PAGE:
Do any of you need a hearing device to hear your intonation?
I have some documented hearing loss. Mild in the middle spectrums, and moderate on both ends. So, I've been trying to suss out a new violin that I can better hear my ringtones to improve my intonation.
Have tried probably at least 6 in home, and 10 at shops.
Yesterday, I found a small "personal amplifier" in my bedroom, that I'd bought years ago. Something like $5-10 at a local electronics store, probably in the "As Seen On TV" bin.
I replaced the batteries, scrubbed out the corrosion, clipped it to my belt on my right side, turned up the volume, and VOILA, ringtones.
I had been trying a cheapo in-ear amplifier until now, and not so great in this department. Now I can chill a bit.
Anyone else having this problem, needing a hearing assist to find your intonation? Any problems you run into when using them to perform?
What kind do you use?
If you have a diagnosed hearing loss, hearing aid is the way to go. One needs to be able to hear fundamental frequency. Overtones (sound envelope) have more to do with timbre than intonation. For example, overtones of a flute sound differ from violin's - that is how we distinguish between those 2 instruments.
I'm going to assume that your hearing is OK. If you actually have hearing loss, then that's a whole different situation.
I changed my OP at top. I do have documented hearing loss. Sorry, failed to mention that. I wasn't just looking for some gimmick.
There is an online hearing test:
Where did you read this about the 1/4 cost hearing aids. I think the hearing aid industry is predatory. Absolutely no reason for hearing devices to be that expensive.
David, you are certainly correct about the predatory pricing of prescription-required hearing aids. I have read they are actually worth around $250 even though they may cost 10 times more. The current issue of Consumer Reports has an article on "Sound Advice About Hearing Loss." I did miss-quote a price point, which was not given and schedule. "A 2017 law calls for the creation of a new entry-level category of hearing aid, which will be available over the counter." Rules and regulations for this are not expected before at least August 2020. "Last fall the FDA approved the marketing of the Bose Hearing Aid, the first self-fitting hearing device." "Bose doesn't have a release date yet."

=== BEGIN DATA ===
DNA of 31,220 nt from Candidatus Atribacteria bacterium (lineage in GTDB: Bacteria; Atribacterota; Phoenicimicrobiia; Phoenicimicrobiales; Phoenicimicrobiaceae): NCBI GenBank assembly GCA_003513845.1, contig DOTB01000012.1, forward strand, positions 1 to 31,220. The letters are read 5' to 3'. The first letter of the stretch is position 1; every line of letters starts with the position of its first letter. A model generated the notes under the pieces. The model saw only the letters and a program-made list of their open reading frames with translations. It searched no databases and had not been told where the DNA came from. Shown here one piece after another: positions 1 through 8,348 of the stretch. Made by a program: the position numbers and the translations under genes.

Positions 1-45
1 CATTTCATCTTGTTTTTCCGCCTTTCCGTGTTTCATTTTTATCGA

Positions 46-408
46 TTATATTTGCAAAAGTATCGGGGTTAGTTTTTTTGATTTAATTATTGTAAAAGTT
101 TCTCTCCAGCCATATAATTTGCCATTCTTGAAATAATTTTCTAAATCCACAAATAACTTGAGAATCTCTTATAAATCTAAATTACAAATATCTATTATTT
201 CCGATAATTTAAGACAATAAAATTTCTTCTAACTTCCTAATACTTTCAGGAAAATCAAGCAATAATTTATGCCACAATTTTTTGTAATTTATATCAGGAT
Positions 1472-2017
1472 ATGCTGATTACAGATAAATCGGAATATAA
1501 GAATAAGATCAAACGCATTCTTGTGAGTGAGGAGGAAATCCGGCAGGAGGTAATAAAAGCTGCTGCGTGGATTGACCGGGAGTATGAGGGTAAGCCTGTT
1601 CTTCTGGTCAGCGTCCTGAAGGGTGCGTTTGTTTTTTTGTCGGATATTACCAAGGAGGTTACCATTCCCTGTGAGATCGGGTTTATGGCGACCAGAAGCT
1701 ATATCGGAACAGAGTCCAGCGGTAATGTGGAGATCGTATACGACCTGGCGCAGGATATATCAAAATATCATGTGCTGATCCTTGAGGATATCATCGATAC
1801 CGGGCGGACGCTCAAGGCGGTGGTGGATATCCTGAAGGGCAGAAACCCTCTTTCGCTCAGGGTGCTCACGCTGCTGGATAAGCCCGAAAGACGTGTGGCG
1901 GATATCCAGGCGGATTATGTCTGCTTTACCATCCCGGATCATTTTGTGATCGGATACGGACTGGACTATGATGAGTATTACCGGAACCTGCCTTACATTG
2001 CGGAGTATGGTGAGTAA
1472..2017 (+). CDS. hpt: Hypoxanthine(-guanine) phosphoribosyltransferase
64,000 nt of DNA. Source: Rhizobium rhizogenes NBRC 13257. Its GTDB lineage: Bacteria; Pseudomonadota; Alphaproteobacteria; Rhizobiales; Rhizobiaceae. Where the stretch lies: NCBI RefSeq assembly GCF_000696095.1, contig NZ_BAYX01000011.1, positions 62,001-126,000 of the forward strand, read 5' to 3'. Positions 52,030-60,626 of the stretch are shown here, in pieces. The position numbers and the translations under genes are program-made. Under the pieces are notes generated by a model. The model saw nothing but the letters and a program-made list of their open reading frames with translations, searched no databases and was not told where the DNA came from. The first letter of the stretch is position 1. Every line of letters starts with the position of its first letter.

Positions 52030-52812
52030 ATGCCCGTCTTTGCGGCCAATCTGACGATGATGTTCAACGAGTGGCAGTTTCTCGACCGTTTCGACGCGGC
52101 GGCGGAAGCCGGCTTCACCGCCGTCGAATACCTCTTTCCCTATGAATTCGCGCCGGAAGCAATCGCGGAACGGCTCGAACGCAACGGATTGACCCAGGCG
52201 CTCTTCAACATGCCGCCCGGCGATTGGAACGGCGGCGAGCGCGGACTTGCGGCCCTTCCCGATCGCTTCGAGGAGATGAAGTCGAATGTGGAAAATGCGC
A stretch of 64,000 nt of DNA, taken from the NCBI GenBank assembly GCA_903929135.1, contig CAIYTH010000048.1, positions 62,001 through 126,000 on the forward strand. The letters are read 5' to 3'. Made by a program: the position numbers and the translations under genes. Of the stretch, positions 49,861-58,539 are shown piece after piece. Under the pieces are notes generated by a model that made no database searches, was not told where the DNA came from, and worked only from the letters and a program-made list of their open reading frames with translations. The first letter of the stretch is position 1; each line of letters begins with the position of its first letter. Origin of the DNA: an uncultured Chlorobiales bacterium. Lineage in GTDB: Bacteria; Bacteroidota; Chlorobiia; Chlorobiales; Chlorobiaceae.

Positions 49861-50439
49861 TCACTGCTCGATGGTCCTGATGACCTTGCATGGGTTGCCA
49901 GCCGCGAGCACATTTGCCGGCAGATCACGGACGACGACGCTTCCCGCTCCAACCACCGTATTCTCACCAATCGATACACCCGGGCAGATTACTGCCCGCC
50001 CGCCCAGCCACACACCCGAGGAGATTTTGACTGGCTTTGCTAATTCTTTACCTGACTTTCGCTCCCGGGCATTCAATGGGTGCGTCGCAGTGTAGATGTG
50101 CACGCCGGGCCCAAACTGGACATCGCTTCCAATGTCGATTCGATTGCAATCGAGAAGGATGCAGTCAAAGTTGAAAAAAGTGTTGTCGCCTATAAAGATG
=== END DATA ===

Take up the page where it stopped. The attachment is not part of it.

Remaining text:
This is a really good thread, thanks for starting it David. Couple of things to add.
Hearing aids are designed for speech recognition and most of them are not useful for music. The main limitation is the input, but also DAC, digital to audio converter. Although computer power is making miracles, results are still way behind natural hearing of music. Do not be fooled by "music" programs. See articles written by Dr. Marshall Chasin or visit his web site. It appears that analog hearing devices, although primitive for speech, did a better job for music.
I found my cheapo Amazon in-ear device to be a VERY good alarm system to alert me to double stops or drones that were not up to snuff. Unless one LIKES distortion that is. Some people pay good money for pedals that will do that.
My 4 year old CostCo digital hearing aid seems to me treating me OK for music, both listening and playing.
Andrew, what brand/model?
David, my hearing aid is the CostCo house brand, Kirkland. A behind-the-ear model that cost me about $2000 for my two ears. CostCo provides lifetime free service and will replace the devices free during the first 2 years if you damage or lose them.
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